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Summary:

You’re mobile, you work perhaps with multiple Operating Systems, and your work is entirely digital these days. But the pull of distractions on the Internet can ruin anyone’s productivity. To be able to do your work from any computer, set up a virtual workspace online that […]

You’re mobile, you work perhaps with multiple Operating Systems, and your work is entirely digital these days. But the pull of distractions on the Internet can ruin anyone’s productivity.

To be able to do your work from any computer, set up a virtual workspace online that will keep you productive, giving you quick access to what you need without all the distractions.

There are as many different ways to do this as there are virtual workers, and each of us has different needs and different favorite tools. But what I outline below are some ideas and an example setup that could help guide you in creating your own productive virtual workspace.

Let’s first take a look at what a virtual workspace would need:

1. Completely online. You need access to your documents anywhere, any time. So your software and storage should be online solutions.

2. Email, calendar, to-dos, notes. These are things you need to access any time, all the time. They are the tools of your virtual office.

3. Distraction-free. When you’re ready to work, you need to be able to clear away distractions. It’s like clearing off your desk so you can focus on the task before you.

Now let’s look at some ways to set up your virtual workspace to meet those needs:

Simplify your needs. In order to work completely online, you’ll need to be able to simplify what you need to work down to the bare essentials. Do you really need a full-featured word processor such as Microsoft Word? These full-featured software often have way more features than we really need. The only things I use in a word processor, for example, are typing, simple formatting such as bold, italics and lists, spell check and word count. If you can simplify your essential software needs like this, you can use online software.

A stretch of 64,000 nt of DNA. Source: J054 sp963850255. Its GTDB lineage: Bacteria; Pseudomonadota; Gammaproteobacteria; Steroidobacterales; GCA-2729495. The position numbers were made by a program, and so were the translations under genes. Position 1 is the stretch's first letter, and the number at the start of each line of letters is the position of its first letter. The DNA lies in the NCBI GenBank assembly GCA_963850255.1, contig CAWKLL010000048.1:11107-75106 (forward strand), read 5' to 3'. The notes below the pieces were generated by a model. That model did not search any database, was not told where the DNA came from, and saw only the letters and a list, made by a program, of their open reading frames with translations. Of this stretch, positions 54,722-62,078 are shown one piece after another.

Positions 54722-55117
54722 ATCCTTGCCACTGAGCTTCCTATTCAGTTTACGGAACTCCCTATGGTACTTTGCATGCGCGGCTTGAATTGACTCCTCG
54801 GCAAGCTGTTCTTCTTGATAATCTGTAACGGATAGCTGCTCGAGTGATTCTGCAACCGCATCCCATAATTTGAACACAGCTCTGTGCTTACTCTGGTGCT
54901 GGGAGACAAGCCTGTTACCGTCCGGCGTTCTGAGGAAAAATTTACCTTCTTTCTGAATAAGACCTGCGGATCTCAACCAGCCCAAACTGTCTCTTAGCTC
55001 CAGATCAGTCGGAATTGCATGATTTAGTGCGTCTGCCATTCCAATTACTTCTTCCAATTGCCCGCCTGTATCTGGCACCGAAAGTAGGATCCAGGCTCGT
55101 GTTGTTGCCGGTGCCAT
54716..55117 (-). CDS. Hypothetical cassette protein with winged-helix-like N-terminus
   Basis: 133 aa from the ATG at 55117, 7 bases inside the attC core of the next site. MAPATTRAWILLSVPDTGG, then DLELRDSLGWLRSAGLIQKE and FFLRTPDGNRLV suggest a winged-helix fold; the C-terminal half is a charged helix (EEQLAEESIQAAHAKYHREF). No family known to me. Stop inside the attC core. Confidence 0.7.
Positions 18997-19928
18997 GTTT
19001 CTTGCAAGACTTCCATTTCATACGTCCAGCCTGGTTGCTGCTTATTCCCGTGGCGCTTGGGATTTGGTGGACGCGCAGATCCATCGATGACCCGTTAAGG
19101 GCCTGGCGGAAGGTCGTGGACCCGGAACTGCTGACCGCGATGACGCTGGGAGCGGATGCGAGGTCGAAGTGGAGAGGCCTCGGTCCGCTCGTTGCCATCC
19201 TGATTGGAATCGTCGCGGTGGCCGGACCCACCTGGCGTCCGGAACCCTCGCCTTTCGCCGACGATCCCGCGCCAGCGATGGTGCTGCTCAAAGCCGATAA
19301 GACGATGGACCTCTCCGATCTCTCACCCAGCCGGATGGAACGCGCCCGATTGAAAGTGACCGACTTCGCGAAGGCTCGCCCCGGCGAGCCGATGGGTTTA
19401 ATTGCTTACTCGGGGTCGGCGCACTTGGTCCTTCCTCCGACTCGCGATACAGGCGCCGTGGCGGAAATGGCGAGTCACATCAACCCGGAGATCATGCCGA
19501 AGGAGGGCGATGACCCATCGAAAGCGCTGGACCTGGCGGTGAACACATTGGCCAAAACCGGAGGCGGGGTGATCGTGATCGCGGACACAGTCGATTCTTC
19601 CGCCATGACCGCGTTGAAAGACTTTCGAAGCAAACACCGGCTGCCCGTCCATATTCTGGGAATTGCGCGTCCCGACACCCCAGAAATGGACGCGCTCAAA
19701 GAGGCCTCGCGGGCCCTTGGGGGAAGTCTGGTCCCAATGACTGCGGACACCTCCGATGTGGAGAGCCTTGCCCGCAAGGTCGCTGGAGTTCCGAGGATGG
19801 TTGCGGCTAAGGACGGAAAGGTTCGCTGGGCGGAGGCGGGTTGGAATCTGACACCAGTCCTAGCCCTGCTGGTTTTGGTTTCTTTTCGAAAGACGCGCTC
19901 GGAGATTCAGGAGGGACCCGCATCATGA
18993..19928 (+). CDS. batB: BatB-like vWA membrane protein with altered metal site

Use Firefox. OK, this isn’t necessary, actually. There are other great browsers out there, such as Safari and Opera, but I like Firefox for its add-ons and shortcuts, both of which add to productivity. Your add-ons will vary depending on your needs, but keyboard shortcuts and keyword bookmarks are a must (see below).

Google Docs. As a writer, I do all my writing on Google Docs these days. It’s simple, it’s got all the features I need, and it works perfectly. Google Spreadsheets is far from this, but still it meets my most basic spreadsheet needs (I’m not an accountant). Zoho Office Suite also works well, and there are other online software out there. You might also try Writer, which is just about the simplest online word processor.

Email and Calendar. I would recommend you use an online solution for both of these. I use Gmail and Gcal, but really you could use whatever works for you — Hotmail or Yahoo Mail are both good solutions, for example, that also have calendars. 30 Boxes is another popular online calendar. For Gmail, I would recommend that you use the Delegate to Gcal extension, so anytime you get an email with an event or appointment you’d like to add to your calendar, you can do so in one click. For Gcal, I would also add the Quick Add extension so that you can add calendar events with a simple keystroke combination.

Storage: You need to be able to access your files from anywhere. If you’re using Google Docs and Spreadsheets or a similar online solution, you might not have a lot of files left. But still, you’ll probably have some. Sign up for an online storage service such as Box.net so that you can easily upload your files and access them from any computer.

To-dos. There are dozens of good online to-do programs out there. Some of my favorites are Backpack, Simple GTD, Vitalist, Nozbe.

iGoogle – the Setup: My suggested virtual workspace setup uses iGoogle (the artist formerly known as Google Homepage), but you could use a number of different homepage options, such as the popular Netvibes. The same rules apply to any of them. Set up your iGoogle homepage with the following gadgets:

  • Google Docs: Add the Google Docs gadget to give you access to your most recent documents. If you’re like me, this will be one of your most-used gadgets in your workspace.